Minnesota family spreading awareness after losing son to CO poisoning

The Minnesota Department of Public Safety is helping one local family spread the message about carbon monoxide poisoning after one family member made a mistake that ended up costing them their life.

"Carbon monoxide is a colorless odorless gas, and it can be deadly,” Bruce Gordon of the Department of Public Safety.

And in the case of Jared Johnson, a firefighter from Aikley, Minnesota just north of Brainerd, it was just over one year ago today on Leech Lake.

Now, his family wants to make sure it doesn't happen to anyone else.

“Our son loved the outdoors. He loved fishing, he loved hunting. Every chance he got he would go,” Denise Johnson, Jared’s mom, said at a press conference with the Department of Public Safety on Thursday.

But on this trip, Jared and his friends made a fatal mistake. A firefighter who knew better, he and his friends used heaters rated for outdoors not indoors without proper ventilation.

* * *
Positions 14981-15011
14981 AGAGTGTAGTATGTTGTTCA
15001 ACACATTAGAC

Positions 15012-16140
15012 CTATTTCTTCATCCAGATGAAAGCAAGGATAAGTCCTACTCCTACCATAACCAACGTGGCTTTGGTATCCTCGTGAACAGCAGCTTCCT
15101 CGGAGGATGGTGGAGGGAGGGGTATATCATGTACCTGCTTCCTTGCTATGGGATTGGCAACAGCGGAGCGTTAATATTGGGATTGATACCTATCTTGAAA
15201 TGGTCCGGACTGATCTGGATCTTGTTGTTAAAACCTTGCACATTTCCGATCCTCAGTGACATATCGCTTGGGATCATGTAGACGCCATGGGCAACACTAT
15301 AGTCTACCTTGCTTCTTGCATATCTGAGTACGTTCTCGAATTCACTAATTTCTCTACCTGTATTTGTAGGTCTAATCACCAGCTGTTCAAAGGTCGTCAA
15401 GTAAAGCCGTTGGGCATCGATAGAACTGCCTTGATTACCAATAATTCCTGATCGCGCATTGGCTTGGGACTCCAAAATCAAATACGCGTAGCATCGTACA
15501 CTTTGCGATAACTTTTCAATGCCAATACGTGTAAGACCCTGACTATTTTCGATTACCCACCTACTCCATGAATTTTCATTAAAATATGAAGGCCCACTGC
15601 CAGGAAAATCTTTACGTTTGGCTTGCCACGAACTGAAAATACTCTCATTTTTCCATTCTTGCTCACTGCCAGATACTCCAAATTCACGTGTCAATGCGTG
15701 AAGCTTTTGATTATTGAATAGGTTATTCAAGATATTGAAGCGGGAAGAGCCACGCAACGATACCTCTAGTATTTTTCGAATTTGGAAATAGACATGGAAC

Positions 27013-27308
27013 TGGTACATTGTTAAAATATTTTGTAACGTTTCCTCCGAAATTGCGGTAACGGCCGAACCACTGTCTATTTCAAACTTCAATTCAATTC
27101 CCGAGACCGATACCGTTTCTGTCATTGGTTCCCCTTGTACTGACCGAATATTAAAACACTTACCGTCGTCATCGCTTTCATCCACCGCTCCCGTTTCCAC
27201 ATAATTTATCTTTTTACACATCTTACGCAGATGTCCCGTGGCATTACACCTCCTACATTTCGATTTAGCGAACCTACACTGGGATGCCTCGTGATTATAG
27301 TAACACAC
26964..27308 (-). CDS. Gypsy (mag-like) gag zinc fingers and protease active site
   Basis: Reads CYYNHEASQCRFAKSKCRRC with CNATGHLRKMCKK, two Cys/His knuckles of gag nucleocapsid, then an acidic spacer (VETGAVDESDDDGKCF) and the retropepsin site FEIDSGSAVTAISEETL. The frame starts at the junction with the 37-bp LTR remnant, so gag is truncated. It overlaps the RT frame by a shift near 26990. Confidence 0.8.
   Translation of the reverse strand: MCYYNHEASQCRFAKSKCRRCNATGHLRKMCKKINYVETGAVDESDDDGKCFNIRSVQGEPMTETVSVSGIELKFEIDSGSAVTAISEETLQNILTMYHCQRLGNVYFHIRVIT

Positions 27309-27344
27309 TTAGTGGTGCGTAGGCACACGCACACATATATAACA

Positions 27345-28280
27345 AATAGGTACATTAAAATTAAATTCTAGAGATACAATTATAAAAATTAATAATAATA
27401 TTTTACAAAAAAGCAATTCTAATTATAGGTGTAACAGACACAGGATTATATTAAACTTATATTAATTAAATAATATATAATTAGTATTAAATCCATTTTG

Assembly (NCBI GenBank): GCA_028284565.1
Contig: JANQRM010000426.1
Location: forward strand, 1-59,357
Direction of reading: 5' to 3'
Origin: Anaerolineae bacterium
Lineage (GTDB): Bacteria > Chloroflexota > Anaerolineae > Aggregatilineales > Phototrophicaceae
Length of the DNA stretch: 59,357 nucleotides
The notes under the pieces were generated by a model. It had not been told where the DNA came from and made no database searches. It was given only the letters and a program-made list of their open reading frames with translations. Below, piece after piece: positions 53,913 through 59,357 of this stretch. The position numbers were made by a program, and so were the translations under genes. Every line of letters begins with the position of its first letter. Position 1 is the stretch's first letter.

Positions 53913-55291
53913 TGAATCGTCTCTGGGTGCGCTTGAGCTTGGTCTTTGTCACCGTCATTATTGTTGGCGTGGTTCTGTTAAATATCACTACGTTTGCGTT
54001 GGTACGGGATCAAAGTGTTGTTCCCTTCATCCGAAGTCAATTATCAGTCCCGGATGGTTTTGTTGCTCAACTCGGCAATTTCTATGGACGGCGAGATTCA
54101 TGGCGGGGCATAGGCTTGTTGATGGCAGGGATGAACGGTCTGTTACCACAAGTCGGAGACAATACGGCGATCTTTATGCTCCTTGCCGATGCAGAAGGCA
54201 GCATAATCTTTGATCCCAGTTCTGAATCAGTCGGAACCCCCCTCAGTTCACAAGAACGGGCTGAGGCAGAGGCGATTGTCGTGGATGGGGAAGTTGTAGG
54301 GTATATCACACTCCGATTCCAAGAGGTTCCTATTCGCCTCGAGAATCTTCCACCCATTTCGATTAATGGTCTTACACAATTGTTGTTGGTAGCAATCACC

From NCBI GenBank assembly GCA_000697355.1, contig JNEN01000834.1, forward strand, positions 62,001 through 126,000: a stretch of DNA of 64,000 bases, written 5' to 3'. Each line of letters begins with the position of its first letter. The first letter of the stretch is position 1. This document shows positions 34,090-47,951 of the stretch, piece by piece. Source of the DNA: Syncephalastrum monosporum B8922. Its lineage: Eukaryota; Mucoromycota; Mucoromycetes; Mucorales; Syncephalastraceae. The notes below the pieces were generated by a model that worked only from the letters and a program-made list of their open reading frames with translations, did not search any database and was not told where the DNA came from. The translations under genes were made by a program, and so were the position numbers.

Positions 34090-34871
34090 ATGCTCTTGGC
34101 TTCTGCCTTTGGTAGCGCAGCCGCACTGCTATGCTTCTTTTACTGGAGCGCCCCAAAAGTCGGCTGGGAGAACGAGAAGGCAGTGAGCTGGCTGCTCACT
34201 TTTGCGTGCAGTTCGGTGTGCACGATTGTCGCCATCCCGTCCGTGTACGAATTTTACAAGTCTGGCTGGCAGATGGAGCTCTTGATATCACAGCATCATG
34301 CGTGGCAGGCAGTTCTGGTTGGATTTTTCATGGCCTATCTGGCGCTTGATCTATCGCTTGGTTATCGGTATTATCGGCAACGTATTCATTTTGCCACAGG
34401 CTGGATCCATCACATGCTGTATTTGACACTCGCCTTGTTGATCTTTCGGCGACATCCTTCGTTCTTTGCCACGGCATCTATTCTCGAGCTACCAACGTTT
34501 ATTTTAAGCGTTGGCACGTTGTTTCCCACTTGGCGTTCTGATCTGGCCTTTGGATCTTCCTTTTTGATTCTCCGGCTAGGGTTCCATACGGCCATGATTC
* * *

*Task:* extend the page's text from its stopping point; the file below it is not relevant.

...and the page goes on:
‘All heating units, whether they’re fueled by LP gas, kerosene or even wood, have the ability to emit carbon monoxide gas.”

The symptoms of carbon monoxide poisoning can include headache, nausea, light-headedness, an unsteady gait, racing heart, losing consciousness and seizures, according to Dr. Christopher Logue from the Hennepin County Medical Center.

Dr. Logue treated 77 cases of carbon monoxide poisoning last year – two deadly, despite including a detector you can wear on your lapel for about $100 or the typical battery-operated unit for less than $20.

“I don’t want to see any other family broken like we are,” Denise said. “It’s not a good place to be.” 

Carbon monoxide poisoning killed 64 people in Minnesota between 2011 and 2015. Jared's dad has taken his son’s death so hard he had to leave his post as fire chief.